contest and the 1998 plebiscite showed them that the Commonwealth supporters are
not easily excluded from the process. And so the idea of a two round vote.
The pro-statehood Resident Commissioner from Puerto Rico reasonably thinks
that splitting the vote should result in a huge win for statehood. That conclusion
is supported by history. Take the 1993 plebiscite results mentioned above. Commonwealth was the peoples top choice. If that vote had been divided into two rounds,
as H.R. 2499 proposes, Commonwealths otherwise 48.6% victory would have meant
a rejection, and the people would have been forced to choose between what were,
and probably still are, their second and third choices. Based on those 1993 numbers,
it is reasonable to conclude that statehood, although not the peoples preferred
choice, would achieve an overwhelming majority of the votes in the second round.
The statehood party has already made sure that the none of the above option
can no longer foil a statehood majority as it did in 1998. None of the above was
a judicially mandated option based on constitutional grounds regarding the individuals right to vote. But the current pro-statehood governor had the opportunity to
change the Puerto Rico Supreme Courts ideological composition by filling three vacancies; and just a few ago, a 4-3 majority, without having a case or controversy
on this issue before it, quickly reversed the earlier ruling requiring this option.
H.R. 2499 is now the final piece of the statehood partys assault on Puerto Ricos
right to self-determination. It is crude, unabashed, undemocratic gimmickry.
The two round setup has its genesis in heavily flawed conclusions regarding the
current Commonwealth status found in a Presidential Task Force Report.
Executive Order 13183 (dated December 23, 2000), as amended by Executive
Order 13319 (dated December 3, 2003), created a Presidents Task Force on Puerto
Ricos Status (the Task Force) to report on its actions to the President as needed,
but no less than once every 2 years, on progress made in the determination of Puerto Ricos ultimate status. Pursuant to such directive, the Task Force issued its initial report on December 22, 2005, and the first follow up addendum report on December 21, 2007 (hereinafter the Task Force Reports). A final report is due this
coming December 2009.
Ever since the publication of the initial Task Force Report in December 2005, the
Popular Democratic Party openly challenged the Task Force Reports main legal
conclusions; namely, that despite the establishment of Commonwealth status in
1952, Puerto Rico remains to this day an unincorporated territory of the United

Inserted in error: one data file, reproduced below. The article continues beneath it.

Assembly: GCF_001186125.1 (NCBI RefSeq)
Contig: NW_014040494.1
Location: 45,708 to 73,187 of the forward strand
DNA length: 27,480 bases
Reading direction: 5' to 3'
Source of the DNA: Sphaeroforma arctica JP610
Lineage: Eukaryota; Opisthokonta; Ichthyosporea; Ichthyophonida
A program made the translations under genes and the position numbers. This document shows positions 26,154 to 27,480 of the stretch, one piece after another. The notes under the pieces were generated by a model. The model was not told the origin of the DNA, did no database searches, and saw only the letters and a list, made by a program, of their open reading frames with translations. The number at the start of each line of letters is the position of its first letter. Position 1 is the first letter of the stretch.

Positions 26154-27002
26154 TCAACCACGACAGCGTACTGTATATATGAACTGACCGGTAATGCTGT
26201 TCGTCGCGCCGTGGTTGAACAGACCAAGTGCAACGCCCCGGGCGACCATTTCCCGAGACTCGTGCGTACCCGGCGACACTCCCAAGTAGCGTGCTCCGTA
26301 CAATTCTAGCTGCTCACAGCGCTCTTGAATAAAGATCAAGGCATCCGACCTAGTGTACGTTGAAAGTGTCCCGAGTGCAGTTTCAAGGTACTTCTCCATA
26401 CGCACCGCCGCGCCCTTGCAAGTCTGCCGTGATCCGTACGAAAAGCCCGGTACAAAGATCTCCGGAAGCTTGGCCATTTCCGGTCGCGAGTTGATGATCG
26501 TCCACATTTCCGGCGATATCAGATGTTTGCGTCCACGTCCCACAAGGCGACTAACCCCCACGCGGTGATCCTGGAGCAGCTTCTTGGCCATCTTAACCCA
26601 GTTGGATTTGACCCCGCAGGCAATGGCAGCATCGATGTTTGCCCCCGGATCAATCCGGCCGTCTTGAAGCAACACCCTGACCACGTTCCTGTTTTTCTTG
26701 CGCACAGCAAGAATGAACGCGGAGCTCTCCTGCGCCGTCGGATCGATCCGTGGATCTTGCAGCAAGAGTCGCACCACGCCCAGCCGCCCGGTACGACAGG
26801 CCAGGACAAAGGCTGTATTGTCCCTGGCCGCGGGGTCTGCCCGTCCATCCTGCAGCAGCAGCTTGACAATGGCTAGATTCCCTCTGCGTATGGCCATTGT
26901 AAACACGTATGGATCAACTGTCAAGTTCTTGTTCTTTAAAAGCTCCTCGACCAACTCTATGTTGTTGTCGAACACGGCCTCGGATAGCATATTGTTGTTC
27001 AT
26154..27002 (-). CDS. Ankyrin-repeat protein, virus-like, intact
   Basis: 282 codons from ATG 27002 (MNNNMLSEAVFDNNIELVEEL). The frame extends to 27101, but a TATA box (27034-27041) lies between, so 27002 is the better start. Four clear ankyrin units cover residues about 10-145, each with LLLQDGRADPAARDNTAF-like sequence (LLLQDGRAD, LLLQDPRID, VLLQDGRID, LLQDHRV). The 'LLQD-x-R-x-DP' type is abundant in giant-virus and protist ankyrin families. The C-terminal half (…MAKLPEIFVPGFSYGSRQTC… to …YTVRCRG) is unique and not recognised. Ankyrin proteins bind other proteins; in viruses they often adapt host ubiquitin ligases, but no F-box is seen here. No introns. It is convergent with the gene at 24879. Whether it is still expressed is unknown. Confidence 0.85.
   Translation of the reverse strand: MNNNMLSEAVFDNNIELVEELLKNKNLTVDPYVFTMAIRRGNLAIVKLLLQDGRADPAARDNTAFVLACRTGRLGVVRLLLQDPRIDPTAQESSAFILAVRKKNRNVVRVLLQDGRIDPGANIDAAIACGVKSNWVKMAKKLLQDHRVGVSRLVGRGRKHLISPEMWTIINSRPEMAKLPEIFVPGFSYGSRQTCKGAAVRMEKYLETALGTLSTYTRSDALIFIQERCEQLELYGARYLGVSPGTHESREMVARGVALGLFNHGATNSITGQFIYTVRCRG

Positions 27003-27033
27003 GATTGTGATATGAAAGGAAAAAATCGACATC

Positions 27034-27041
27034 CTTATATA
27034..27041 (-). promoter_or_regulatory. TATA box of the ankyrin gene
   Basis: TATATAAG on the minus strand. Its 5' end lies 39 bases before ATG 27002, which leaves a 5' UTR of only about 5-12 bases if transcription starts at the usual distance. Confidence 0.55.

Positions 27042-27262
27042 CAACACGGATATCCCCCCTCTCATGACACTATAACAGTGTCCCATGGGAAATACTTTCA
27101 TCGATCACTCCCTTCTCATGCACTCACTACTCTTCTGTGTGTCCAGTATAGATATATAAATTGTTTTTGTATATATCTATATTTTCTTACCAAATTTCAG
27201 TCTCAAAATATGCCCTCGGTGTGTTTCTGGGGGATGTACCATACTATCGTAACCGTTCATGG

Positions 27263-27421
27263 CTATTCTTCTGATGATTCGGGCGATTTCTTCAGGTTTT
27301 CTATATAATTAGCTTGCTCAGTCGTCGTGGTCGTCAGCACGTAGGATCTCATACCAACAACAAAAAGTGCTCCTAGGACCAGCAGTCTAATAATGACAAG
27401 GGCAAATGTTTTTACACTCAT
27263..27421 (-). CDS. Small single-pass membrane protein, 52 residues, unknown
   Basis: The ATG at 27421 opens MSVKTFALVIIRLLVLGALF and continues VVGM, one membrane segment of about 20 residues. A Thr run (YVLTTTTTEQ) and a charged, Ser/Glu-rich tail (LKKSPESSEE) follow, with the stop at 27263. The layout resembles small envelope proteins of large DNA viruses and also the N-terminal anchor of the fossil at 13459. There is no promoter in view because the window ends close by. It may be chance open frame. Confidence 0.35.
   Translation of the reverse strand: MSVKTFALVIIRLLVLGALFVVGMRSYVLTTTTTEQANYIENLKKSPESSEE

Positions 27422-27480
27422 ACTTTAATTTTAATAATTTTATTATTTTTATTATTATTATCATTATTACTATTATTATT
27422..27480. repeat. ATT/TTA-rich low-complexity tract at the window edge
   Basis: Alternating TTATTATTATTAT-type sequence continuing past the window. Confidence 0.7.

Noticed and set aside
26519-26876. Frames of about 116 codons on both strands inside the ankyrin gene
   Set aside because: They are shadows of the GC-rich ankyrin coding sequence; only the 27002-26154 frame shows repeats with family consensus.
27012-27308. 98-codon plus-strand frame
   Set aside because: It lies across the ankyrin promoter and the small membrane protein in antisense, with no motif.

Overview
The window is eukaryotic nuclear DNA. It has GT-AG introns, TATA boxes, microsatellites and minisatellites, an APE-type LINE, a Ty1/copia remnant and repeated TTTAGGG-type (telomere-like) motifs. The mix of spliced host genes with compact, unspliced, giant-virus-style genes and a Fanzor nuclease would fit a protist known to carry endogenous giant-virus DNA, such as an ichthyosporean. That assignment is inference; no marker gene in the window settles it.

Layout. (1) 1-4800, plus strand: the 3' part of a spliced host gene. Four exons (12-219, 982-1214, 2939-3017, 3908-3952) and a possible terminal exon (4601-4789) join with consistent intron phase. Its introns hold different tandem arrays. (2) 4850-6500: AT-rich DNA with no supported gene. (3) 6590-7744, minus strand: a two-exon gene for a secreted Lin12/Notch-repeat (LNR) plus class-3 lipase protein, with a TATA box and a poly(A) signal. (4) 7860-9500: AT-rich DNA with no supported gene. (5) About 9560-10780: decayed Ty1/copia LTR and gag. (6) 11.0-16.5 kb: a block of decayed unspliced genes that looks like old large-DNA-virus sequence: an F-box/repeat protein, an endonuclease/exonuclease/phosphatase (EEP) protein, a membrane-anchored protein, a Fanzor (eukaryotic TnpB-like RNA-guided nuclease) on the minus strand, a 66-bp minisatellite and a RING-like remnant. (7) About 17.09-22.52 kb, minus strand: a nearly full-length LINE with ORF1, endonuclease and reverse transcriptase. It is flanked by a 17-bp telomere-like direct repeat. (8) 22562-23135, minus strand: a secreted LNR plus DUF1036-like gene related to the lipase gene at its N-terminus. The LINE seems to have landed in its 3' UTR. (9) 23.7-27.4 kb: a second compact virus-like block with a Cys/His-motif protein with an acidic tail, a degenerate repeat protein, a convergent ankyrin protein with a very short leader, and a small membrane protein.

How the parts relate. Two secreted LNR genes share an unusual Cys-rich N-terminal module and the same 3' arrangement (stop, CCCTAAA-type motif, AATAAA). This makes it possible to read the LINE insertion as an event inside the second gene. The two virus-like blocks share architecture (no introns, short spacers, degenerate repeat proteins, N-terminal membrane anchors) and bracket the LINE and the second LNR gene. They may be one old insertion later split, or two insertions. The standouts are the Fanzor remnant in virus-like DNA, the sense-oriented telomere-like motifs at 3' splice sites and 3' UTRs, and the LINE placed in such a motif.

States subject to Congresss plenary powers under the Territory Clause of the U.S.
Constitution 1 and as such can be unilaterally ceded or conveyed to any other sovereign country and, moreover, that the U.S. citizenship of the people of Puerto Rico
is likewise revocable by Congress. For the past three and a half years, the PDP has
forcefully contended that the authors of the Task Force Reports blatantly failed to
substantiate their obtuse legal conclusions and inexcusably overlooked the robust
and consistent corpus of U.S. Supreme Court precedent to the contrary.
During the 2008 Presidential Campaign, President Obama explicitly rejected the
legal conclusions contained in the Task Force Reports. In a letter addressed to then
1 [sic]

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Governor Anbal Acevedo Vila (the Presidents Letter) (dated February 12, 2008),
President Obama challenged head-on the Task Forces irrational proposition that
Puerto Rico (along with the 4 million Puerto Ricans inhabiting the island) can be
ceded or transferred to a foreign country at Congresss whim.
I reject the assertion in reports submitted by a Presidential Task Force on
December 22, 2005 and December 21, 2007 that sovereignty over Puerto
Rico could be unilaterally transferred by the United States to a foreign
country.
Moreover, the president contended that,
The American citizenship of Puerto Ricans is constitutionally guaranteed
for as long as he people of Puerto Rico choose to retain it. The erroneous
legal conclusions put forward by the Task Force, as referenced above, are
derailing Puerto Ricos self-determination process into a profound, unnecessary and unfair state of confusion. Such conclusions have now been used
to legitimize and recommend a highly irregular two-round self-determination process, whereby the current Commonwealth option (in light of its alleged territorial nature) is put on for ratification or rejection in the first
round, and, assuming rejection, then statehood and independence face it off
in a second and definitive last round. This is contrary to the norm in all
two-round voting processes where electors vote all status options in the first